Equine Spinal Pathology

Original Editor - Ansi van der Walt Top Contributors - Jess Bell, Tarina van der Stockt and Kim Jackson

Introduction[edit | edit source]

Back-pain is a common issue in horses, potentially causing chronic pain, muscle wastage, reduced performance, and decreased ability to work.[1][2]

Obtaining a definitive diagnosis can, however, be challenging because of difficulties accessing the area, variability in pain manifestations[1] and vague clinical signs.[2] There is also a lack of knowledge about the equine thoracolumbar spine (particularly its functional aspects) and the pathogenesis of back problems in horses.[2] Moreover, some horses can continue to perform well despite back pathology, but others will perform poorly in the absence of specific spinal dysfunction.[2]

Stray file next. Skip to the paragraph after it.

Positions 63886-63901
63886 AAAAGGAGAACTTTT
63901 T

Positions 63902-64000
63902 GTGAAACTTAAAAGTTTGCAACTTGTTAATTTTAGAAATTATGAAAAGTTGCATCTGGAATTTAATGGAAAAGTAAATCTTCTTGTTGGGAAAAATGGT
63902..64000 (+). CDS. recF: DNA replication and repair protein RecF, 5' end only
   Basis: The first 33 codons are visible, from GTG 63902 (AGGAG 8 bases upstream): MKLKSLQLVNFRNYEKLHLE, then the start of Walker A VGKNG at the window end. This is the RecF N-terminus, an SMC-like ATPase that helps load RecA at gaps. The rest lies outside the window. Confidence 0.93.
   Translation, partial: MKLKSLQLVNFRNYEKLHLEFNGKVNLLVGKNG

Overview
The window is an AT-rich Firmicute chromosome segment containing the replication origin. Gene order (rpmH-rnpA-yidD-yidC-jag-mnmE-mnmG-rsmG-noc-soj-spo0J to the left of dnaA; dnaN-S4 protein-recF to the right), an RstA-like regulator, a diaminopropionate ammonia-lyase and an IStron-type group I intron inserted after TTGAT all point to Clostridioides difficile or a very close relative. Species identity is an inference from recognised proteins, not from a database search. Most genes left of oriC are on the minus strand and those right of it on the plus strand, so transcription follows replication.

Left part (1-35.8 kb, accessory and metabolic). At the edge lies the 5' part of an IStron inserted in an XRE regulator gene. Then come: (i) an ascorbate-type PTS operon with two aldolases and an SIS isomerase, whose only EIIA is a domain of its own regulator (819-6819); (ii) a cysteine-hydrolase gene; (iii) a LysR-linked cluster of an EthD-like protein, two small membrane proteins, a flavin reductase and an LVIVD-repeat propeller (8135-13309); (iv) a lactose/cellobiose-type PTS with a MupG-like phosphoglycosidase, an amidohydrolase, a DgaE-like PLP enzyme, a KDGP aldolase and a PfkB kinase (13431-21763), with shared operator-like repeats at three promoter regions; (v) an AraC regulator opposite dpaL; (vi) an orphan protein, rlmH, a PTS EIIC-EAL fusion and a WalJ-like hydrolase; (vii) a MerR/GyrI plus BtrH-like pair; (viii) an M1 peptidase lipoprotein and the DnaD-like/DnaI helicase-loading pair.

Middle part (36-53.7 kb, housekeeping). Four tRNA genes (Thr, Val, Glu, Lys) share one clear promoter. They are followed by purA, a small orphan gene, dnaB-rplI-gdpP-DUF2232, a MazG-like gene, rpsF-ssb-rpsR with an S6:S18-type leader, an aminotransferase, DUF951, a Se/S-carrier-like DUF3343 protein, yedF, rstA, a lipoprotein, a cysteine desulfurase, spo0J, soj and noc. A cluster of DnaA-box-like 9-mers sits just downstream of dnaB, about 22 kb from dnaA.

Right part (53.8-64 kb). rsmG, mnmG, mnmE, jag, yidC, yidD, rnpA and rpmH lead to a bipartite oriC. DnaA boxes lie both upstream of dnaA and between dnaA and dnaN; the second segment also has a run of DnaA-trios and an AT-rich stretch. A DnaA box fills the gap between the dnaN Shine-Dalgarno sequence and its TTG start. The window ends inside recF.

Back problems in horses are often related to chronic or long-standing injuries. There may also be more than one spinal lesion affecting the horse’s performance and causing symptoms. It is, therefore, important to confirm if there are any secondary lesions in order to provide a realistic prognosis and develop an optimal management plan.[2]

Differential Diagnosis[edit | edit source]

Equine back disorders can be classified as primary or secondary.[2][3]

Primary Back Problems[edit | edit source]

Primary disorders relate to lesions in the spinal structures, including muscle, ligament, osseous / vertebral, and nerve injuries.[3]  The following table, adapted from Hinchcliffe and colleagues, lists common primary back problems.[2]Some of these conditions are discussed in more detail below.

Soft Tissue Injury Osseous Injury Neurological Injury Other
Longissimus muscle strain Conformational / developmental abnormality Equine protozoal myeloencephalitis Tack and saddle fit
Supraspinous ligament sprain or desmitis Overriding dorsal spinous processes (OSP) Equine degenerative myeloencephalopathy Idiopathic